Nurse paralegals, as the title suggests, are both registered nurses (RNs) and paralegals. This unique skillset allows them to bring both medical and legal expertise to a legal team, making them a valuable asset in litigation and other domains that concern medico-legal issues.
In a legal setting, nurse paralegals are an integral component of any case with a medical component. They may interview clients with medical problems and provide expert testimony to the state of their health.
Nurse paralegals generally work for law firms specializing in:
- Personal injury
- Medical malpractice
- Workers’ compensation
- Wrongful death
- Social security
But the value of nurse paralegals extends beyond the legal setting. Many times, these legal pros lend their knowledge and skills to insurance companies, doctor’s offices, and hospitals. For example, medical institutions have nurse paralegals on staff who ensure the facility is operating within the bounds of the law.
Insurance companies utilize nurse paralegals in malpractice and medical claims. Nurse paralegals in these settings may be employed by the insurance carrier or work for independent agents (hospital risk management groups) who oversee malpractice for doctors and hospitals.
The Job Duties and Responsibilities of Nurse Paralegals
Depending on their role, the responsibilities of nurse paralegals may vary; however, the standard job duties of these legal and medical professionals include:
- Researching and studying legal issues
- Collecting and studying medical records
- Cross-checking facts and verifying the accuracy and authenticity of the information
- Interviewing clients and witnesses regarding their health
- Composing, organizing, and filing legal documents
- Providing assistance in trial preparation
- Reviewing deposition and trial transcripts
Steps to Becoming a Nurse Paralegal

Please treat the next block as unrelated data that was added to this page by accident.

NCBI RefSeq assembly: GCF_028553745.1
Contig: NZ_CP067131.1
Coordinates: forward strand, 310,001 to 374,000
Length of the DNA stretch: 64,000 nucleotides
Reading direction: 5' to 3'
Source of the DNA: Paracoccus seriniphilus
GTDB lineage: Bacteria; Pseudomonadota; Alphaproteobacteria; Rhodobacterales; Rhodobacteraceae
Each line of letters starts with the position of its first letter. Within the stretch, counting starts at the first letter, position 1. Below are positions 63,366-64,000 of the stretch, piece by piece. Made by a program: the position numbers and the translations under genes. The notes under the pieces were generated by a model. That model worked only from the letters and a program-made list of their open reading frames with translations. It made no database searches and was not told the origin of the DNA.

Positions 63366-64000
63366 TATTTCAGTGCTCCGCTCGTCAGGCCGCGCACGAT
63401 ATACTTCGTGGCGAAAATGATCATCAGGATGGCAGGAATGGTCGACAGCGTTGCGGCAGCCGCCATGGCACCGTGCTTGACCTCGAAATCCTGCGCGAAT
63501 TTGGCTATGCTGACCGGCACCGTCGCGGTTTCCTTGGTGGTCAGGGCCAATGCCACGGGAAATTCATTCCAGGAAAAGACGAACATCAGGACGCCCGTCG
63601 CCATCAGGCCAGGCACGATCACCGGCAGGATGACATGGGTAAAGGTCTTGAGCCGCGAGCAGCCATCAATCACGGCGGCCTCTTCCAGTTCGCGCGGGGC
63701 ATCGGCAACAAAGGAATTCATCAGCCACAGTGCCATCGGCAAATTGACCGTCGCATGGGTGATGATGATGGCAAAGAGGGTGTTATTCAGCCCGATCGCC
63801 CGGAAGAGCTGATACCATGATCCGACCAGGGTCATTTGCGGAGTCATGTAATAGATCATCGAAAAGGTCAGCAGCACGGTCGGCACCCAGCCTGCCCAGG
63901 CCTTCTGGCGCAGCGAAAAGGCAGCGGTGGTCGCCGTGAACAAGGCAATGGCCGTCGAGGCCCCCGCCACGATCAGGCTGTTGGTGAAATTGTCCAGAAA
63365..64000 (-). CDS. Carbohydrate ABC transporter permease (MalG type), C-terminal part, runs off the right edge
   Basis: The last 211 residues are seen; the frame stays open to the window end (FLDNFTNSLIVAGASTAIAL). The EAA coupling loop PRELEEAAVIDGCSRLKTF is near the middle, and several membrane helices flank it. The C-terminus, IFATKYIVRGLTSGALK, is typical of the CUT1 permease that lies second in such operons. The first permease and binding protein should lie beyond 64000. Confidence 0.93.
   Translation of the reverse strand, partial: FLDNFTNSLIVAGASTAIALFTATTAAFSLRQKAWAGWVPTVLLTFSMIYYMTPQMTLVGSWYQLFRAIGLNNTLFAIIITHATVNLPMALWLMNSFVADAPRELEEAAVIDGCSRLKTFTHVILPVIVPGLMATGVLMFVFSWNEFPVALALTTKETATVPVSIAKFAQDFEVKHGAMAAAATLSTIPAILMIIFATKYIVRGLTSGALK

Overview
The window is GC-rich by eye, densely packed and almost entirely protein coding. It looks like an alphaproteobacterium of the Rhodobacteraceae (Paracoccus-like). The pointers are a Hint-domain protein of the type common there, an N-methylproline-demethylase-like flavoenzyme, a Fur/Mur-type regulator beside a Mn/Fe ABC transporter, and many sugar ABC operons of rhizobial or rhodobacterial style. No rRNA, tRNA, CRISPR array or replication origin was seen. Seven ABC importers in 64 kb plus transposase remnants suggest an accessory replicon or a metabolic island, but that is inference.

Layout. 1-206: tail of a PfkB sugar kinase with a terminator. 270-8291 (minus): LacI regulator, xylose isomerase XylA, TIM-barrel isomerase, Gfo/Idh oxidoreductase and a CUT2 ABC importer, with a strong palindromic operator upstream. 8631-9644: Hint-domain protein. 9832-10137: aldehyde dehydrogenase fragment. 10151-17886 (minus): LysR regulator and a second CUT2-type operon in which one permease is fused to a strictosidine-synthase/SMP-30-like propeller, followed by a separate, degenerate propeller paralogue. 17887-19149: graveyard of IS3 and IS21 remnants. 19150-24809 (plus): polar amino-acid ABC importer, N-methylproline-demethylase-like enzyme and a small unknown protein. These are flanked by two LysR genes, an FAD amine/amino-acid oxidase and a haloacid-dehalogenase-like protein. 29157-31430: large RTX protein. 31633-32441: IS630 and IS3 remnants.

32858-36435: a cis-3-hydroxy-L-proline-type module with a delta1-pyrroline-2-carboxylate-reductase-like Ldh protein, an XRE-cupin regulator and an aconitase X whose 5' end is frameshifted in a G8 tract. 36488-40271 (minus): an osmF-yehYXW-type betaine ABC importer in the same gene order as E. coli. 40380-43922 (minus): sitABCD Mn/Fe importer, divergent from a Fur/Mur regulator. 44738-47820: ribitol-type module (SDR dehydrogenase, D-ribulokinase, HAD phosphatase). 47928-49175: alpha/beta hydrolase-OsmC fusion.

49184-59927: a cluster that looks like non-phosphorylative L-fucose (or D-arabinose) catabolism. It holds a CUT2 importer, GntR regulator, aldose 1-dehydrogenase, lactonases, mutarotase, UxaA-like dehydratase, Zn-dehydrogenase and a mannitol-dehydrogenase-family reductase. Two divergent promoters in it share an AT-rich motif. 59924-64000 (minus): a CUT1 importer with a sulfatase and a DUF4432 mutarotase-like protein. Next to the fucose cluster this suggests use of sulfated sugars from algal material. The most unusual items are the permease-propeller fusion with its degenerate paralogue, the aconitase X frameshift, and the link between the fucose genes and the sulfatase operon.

The standard route to becoming a nurse paralegal includes:
Step 1. Completing a registered nurse (RN) program (may be an associate or bachelor’s degree program)
Step 2. Earning relevant nursing experience (usually at least 2-3 years)
Step 3. Completing a nurse paralegal program approved by the American Bar Association (ABA)
Step 4. Completing an internship in paralegal studies
Step 5. Earning professional certification
Most paralegal professional associations, including the American Association for Paralegal Education (AAfPE) and the National Association of Legal Assistants (NALA) recommend that candidates complete a paralegal program of at least 60 semester credits—the equivalent of an associate’s degree.
The ABA also approves a host of nurse paralegal programs, most of which require candidates to possess an RN license and at least 2,000 hours of nursing experience. Many programs are offered online in order to accommodate the busy schedules of working nurses.
Nurse paralegal programs generally culminate in an internship, during which students receive valuable, real world experience.
Many employers require their paralegals to hold one or more professional certifications, though certification is not a legal requirement to work as a paralegal.
The following organizations offer nationally recognized paralegal certifications:
- National Federation of Paralegal Associations (NFPA):
- CORE Registered Paralegal (CRP) credential (CRP)
- PACE Registered Paralegal credential (RP)
- National Association of Legal Assistants (NALA):
- Certified Paralegal (CP) credential
- NALS – The Association for Legal Professionals:
- Professional Paralegal (PP) credential
- American Alliance of Paralegals (AAPI):
- American Alliance Certified Paralegal (AACP) credential
Earning Specialty Legal Nurse Consultant Certification
The Legal Nurse Consultant Certified (LNCC) certification exam through the American Association of Legal Nurse Consultants (AALNC) is the specialty certification that best aligns with the work that legal nurse consultants perform.
To qualify to take the Legal Nurse Consultant Certified (LNCC) certification exam, applicants must hold an active and unencumbered RN license, have at least five years of experience as an RN, and have at least 2,000 hours of legal nurse consulting experience in the past five years.
Although nurse paralegals are different from legal nurse consultants, it is quite common for nurse paralegals to hold the LNCC designation.
Nurse paralegals have completed a formal paralegal program, whereas legal nurse consultants serve as a liaison between the medical and legal worlds. Formal education is not always required to become a legal nurse consultant, although a number of specialized courses and programs exist for this nursing specialty.